Crafting an Access Schedule and Custody Agreement for Children with ADHD or Other Learning Disabilities

by David Bulitt
April 20th, 2018

Divorce is a challenging, and many times painful, process for any family to endure, especially for a family with children. However, this process becomes more complex between parents who have children with Attention Deficit Hyperactivity Disorder (“ADHD”) or other learning disabilities (“LD”), because oftentimes, these children require certain accommodations to ensure that they are secure and best able to succeed. Issues such as child custody and visitation become more complicated to negotiate as these parents must take careful consideration that the agreement reflects the unique caregiving needs that the child requires.

When drafting an access schedule for a child with ADHD/LD, it is crucial that parents recognize and understand the challenges faced by that child, now that he/she will be toggling between two homes. For these kids, it is especially important to maintain a precise, consistent agreement, as disruptions to their routines can cause discomfort and can upset their day-to-day lives.

Some factors to consider when drafting an access and custody agreement for a child with ADHD/LD include:

Residence. Will the child have a primary residence?  With which parent? Who will maintain primary care for the child? Who has been the primary caregiver for the child since her diagnosis? Is the child old enough to weigh in on where he/she primarily resides and how often he goes to the other parent’s home? It is important to solidify a plan to best benefit the child in order to avoid potential stress and upsetting situations.  

Access. Visitation or access schedules can take many forms, from alternating weekends to alternating weeks, with many variations in between.  However, it is important to consider the unique needs of an ADHD/LD child when drafting the agreement. Will that child be able to remember his books?  His assignments?  Will he have what he needs in his backpack for after-school activities?  Does she need multiple sets of textbooks, for school, for both parent’s homes?  Schedules that call for frequent transitions between homes can often be a recipe for disaster when it comes to kids with ADHD/LD.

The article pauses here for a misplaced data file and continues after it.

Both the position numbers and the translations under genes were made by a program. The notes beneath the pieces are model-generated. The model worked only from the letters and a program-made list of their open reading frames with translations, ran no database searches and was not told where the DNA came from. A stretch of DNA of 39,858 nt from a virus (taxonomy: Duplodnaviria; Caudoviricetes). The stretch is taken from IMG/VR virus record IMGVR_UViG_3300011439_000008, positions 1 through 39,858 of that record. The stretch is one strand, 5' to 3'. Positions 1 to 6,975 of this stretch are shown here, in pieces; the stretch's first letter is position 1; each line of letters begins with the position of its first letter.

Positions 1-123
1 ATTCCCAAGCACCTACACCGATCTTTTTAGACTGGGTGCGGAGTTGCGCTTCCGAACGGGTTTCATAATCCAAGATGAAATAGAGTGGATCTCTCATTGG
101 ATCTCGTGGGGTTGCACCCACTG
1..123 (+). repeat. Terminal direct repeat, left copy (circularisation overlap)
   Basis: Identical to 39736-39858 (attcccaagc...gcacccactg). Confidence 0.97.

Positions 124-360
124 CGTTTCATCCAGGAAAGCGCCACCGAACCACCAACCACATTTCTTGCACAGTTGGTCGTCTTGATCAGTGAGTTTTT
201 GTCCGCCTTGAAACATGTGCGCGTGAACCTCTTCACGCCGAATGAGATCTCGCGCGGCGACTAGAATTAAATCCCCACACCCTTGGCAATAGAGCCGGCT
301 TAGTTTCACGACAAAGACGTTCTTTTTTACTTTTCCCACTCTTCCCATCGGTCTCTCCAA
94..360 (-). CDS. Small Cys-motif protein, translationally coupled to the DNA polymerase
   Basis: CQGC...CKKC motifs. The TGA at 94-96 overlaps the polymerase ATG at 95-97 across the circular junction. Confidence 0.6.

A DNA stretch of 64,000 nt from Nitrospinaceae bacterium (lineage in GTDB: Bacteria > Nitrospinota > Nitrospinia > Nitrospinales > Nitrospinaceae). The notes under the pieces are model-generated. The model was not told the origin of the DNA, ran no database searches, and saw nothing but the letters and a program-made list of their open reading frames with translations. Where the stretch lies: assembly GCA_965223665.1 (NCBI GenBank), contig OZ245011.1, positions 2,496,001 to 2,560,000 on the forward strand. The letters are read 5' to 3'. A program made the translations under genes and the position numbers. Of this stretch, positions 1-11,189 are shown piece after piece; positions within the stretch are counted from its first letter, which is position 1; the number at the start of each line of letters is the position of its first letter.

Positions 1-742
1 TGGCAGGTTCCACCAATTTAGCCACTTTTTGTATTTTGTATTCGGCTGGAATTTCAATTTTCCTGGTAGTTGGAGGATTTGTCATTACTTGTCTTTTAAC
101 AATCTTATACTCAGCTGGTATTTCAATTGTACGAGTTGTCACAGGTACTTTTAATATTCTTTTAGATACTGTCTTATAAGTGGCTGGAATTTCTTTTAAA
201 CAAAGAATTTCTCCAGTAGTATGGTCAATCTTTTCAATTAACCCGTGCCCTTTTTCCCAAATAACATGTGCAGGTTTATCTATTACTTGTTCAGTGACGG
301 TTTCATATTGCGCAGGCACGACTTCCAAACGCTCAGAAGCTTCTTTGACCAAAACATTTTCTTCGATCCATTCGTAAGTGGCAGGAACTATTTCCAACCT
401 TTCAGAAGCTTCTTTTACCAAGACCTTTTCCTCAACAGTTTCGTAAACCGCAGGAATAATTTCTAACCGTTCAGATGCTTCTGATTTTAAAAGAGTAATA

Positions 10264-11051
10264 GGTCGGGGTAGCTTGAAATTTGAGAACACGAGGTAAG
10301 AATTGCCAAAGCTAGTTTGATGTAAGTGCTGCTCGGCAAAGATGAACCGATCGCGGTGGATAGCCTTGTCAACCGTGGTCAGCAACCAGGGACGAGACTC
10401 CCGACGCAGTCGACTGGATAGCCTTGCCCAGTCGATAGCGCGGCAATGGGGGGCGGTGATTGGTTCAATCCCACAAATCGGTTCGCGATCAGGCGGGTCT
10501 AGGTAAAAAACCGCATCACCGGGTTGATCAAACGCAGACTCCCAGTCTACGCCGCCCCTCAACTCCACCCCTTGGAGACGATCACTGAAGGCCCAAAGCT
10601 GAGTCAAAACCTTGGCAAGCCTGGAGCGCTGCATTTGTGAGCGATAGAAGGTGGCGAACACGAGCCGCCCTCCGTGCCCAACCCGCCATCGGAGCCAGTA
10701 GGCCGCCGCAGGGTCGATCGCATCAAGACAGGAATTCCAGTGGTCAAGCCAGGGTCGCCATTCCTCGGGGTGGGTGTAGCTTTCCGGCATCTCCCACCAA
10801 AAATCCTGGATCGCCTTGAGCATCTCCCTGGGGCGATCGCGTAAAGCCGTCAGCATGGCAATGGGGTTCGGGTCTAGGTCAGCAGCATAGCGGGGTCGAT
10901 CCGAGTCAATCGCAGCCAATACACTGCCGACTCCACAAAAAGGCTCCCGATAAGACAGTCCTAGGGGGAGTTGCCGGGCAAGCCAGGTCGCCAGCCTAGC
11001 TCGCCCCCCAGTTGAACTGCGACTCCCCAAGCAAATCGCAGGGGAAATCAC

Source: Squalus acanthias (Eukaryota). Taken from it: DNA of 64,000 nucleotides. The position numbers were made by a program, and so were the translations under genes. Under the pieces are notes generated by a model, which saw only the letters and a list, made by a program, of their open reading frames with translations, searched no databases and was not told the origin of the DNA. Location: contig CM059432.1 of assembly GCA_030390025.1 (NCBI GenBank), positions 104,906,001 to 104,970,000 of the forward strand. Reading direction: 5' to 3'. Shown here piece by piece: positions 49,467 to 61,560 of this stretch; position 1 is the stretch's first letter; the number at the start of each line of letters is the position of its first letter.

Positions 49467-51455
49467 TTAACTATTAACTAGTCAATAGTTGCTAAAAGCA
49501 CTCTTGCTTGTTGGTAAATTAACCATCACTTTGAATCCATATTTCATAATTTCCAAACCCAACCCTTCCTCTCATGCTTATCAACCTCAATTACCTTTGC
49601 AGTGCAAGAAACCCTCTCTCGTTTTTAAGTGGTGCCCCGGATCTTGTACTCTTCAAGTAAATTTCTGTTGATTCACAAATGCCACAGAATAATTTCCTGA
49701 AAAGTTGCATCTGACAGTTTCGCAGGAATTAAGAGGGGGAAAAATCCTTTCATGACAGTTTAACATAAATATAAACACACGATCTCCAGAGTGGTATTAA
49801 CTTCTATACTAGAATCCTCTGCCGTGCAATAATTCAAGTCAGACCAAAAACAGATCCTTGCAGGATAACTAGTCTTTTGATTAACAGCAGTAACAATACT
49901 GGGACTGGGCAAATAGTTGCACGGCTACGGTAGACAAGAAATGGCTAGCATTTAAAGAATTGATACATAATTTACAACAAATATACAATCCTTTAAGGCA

Inclusion. During and after a divorce, it is crucial for both parents to collaborate in choosing inclusive social and educational programs for their child with ADHD/LD. Divorce lawyers can help parents resolve issues surrounding these and other items, such as academics, activities, healthcare and therapy needs as well as the constellation of issues surrounding those issues.  Which parent is vested with decision-making authority and/or the methodology for making those decisions is important to consider before finalizing an agreement. The last thing the parents should do is to thrust any child, much less one with ADHD/LD, into a complicated decision or difference of opinion between parents.  

Crafting an access schedule and custody agreement for a child with ADHD/LD can be a complex task. However, it is a task that requires the cooperation and commitment of both parents in order to best assess and meet the unique needs of their child. A precisely-drafted visitation agreement can help to iron out some of these complexities, so that parents can focus on ensuring healthy growth for their children.

David Bulitt focuses his practice on complex family law cases, helping clients in Maryland and Washington, DC, through difficult times, including divorces, custody battles and other contentious domestic conflicts.  Clients regard David as both a skilled negotiator at the mediation table and as a staunch advocate in the courtroom.  David is also the author of two popular books of fiction.

Contact David Bulitt

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